MGMT 261: Management and Organizational Behavior: This course takes a three-pronged approach for instilling in students actionable knowledge critical for navigating the opportunities and challenges inherent in managing themselves and others in organizations. First, students review contemporary management research, focusing, for example, on micro-level theories of motivation and decision-m This course takes a three-pronged approach for instilling in students actionable knowledge critical for navigating the opportunities and challenges inherent in managing themselves and others in organizations. First, students review contemporary management research, focusing, for example, on micro-level theories of motivation and decision-making, meso-level theories of teamwork and leadership, and macro-level theories of organizational culture and structure. Second, students apply these theories to analyze real-world situations, to generate and evaluate alternative courses of action, and to recommend and defend best courses of action. Third, students are provided opportunities to enhance their interpersonal and teamwork skills as well as their communication skills, which are essential in the workplace making, meso-level theories of teamwork and leadership, and macro-level theories of organizational culture and structure. Second, students apply these theories to analyze real-world situations, to generate and evaluate alternative courses of action, and to recommend and defend best courses of action. Third, students are provided opportunities to enhance their interpersonal and teamwork skills as well as their communication skills, which are essential in the workplace.
MGMT 261: Global Insights: The focus of this course is to help students acquire the cultural intelligence they need to interact effectively in diverse environments and cultures. While business is an increasingly global proposition, cultural differences impact everything from how employees are hired to how they are led to how business strategies are formed. Consequently, this class will examine the international aspects of organizational behavior, human resource management, labor relations, corporate strategy, political risk, and ethical issues. We will cover micro topics (e.g., cross-cultural communication) as well as more macro topics (e.g., formulation of international strategy). This course ties in directly our mission of preparing students to be successful in the contemporary business-an environment characterized by rapidly evolving international and cultural challenges.
ARHY 2015: Christian Art and Architecture of Rome: This study of the major stylistic forms of Christian art as evidenced in the art and architecture of Rome is offered at the Italian campus. Beginning with the adaptive forms of Early Christian art at the time of the late Roman Empire in the third and fourth centuries, this course will study, largely through on-site visits, the Early Christian, Medieval, Renaissance, and Baroque stylistic periods and monuments. The course will include the architecture of the church, as well as sculpture, mosaic, and painting. (on-site course)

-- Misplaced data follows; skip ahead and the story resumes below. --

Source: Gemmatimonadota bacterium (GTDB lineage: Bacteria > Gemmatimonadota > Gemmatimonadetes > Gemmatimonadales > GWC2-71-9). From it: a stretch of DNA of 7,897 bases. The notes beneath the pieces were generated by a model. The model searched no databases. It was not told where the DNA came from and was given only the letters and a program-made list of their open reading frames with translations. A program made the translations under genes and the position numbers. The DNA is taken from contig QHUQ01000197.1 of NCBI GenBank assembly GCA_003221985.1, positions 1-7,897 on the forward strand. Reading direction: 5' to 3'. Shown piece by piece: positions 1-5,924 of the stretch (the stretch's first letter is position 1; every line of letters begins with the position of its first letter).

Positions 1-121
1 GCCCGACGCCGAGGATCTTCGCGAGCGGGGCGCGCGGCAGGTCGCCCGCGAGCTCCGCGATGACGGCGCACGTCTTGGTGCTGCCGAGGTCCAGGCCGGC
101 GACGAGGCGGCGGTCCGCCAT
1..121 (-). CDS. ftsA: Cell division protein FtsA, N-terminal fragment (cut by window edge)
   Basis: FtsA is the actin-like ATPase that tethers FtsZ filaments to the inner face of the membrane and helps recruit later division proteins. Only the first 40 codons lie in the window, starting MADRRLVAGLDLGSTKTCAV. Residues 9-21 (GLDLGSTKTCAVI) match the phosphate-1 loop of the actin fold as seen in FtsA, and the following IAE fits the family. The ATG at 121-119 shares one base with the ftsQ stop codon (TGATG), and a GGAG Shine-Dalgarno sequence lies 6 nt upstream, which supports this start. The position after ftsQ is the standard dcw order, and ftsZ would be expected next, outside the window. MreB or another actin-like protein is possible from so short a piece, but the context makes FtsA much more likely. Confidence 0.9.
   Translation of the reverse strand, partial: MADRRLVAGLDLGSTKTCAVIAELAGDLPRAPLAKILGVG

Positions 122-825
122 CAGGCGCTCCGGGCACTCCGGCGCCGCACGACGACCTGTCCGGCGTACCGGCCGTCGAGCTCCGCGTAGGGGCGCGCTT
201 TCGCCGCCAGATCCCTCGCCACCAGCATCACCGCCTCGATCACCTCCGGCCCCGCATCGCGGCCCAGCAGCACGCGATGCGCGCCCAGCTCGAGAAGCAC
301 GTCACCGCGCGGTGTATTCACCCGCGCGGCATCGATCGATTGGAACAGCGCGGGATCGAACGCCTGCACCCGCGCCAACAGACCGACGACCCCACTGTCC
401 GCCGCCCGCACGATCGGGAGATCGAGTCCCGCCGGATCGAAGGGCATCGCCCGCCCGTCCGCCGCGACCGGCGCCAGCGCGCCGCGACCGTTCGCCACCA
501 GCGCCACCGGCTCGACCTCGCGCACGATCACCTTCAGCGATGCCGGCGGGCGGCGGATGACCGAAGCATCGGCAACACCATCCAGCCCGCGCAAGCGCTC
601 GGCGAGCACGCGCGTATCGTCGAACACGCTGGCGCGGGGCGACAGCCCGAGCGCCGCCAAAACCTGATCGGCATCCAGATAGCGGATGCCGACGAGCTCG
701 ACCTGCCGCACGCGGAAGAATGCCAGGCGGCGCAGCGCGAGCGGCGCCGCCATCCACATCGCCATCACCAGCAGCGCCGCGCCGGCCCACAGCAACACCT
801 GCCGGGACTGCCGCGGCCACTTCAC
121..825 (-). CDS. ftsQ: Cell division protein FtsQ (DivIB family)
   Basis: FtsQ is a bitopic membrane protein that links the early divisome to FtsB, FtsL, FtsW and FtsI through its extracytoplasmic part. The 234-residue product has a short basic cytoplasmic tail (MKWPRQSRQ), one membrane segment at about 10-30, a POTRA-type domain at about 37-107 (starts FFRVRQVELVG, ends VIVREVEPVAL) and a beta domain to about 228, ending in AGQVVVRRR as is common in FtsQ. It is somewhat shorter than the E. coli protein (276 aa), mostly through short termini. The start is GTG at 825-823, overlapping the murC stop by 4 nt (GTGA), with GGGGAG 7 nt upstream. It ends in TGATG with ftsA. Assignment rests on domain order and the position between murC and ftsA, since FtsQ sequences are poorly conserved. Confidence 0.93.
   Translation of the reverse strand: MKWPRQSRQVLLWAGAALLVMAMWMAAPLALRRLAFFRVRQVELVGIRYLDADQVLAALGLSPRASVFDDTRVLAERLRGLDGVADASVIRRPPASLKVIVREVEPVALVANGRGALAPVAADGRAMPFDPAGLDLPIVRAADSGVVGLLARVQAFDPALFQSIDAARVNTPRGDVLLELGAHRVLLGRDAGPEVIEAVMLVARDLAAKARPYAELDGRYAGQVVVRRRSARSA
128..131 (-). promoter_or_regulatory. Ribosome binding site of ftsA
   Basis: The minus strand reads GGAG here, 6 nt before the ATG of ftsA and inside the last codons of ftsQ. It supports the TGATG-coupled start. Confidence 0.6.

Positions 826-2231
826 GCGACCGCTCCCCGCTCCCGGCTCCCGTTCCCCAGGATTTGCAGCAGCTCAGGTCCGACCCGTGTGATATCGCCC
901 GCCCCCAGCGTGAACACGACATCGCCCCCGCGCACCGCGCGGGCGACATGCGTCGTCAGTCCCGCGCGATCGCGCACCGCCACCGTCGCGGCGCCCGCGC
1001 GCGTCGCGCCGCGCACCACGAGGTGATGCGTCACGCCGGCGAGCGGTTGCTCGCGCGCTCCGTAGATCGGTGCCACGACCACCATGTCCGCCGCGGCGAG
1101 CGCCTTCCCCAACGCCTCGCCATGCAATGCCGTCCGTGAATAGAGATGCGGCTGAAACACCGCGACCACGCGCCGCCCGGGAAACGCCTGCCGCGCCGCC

ARHY 385: Baroque Painting & Sculpture: A survey of Baroque Art of the 17th century, with particular emphasis on the art of Italy, France, and the Netherlands. (on-site course)
CLSX/HIST 210: Caput Mundi: Rome as Center of a Diverse World: An overview of the cultural history of Rome from c. 400 BC to AD 590. This course uses the city of Rome with its abundance of archaeological sites and museums to provide a comprehensive overview of the Roman world, its history, culture, and society. (on-site course)
THEO 274: Beginnings of Christianity: This course, offered at Duquesne's Rome campus, is an introduction, starting from New Testament times until about 500AD, to several key figures at the rise of Christianity like Mary Mother of God, as well as Saint Peter and Saint Paul, the founders of Christian Rome. Throughout history, Rome has fascinated Christians and non-Christians alike. The course explores how in the early centuries the followers of Jesus Christ lived their faith centered upon Him. It then goes on to investigate how the theological tradition of the importance of Rome developed in the Church and the Papacy. The course considers how the early Christians related faith and reason, and also suffered for their belief in martyrdom. Theological material will be offered which will help the students to understand better their time in Rome.
SOCI 250: Italy through Italian Film: Examine Italian culture through the lens of Italian cinema to understand how Italians survived W.W. II, interpreted the twentieth century legacy of fascism and adapted to a contemporary culture of material wealth and high style. Italian Campus only.
ARHY 349: Modern Art in Rome: The study of Modern Art in Rome and taught at Duquesne's Italian campus in Rome. (on-site weekend course).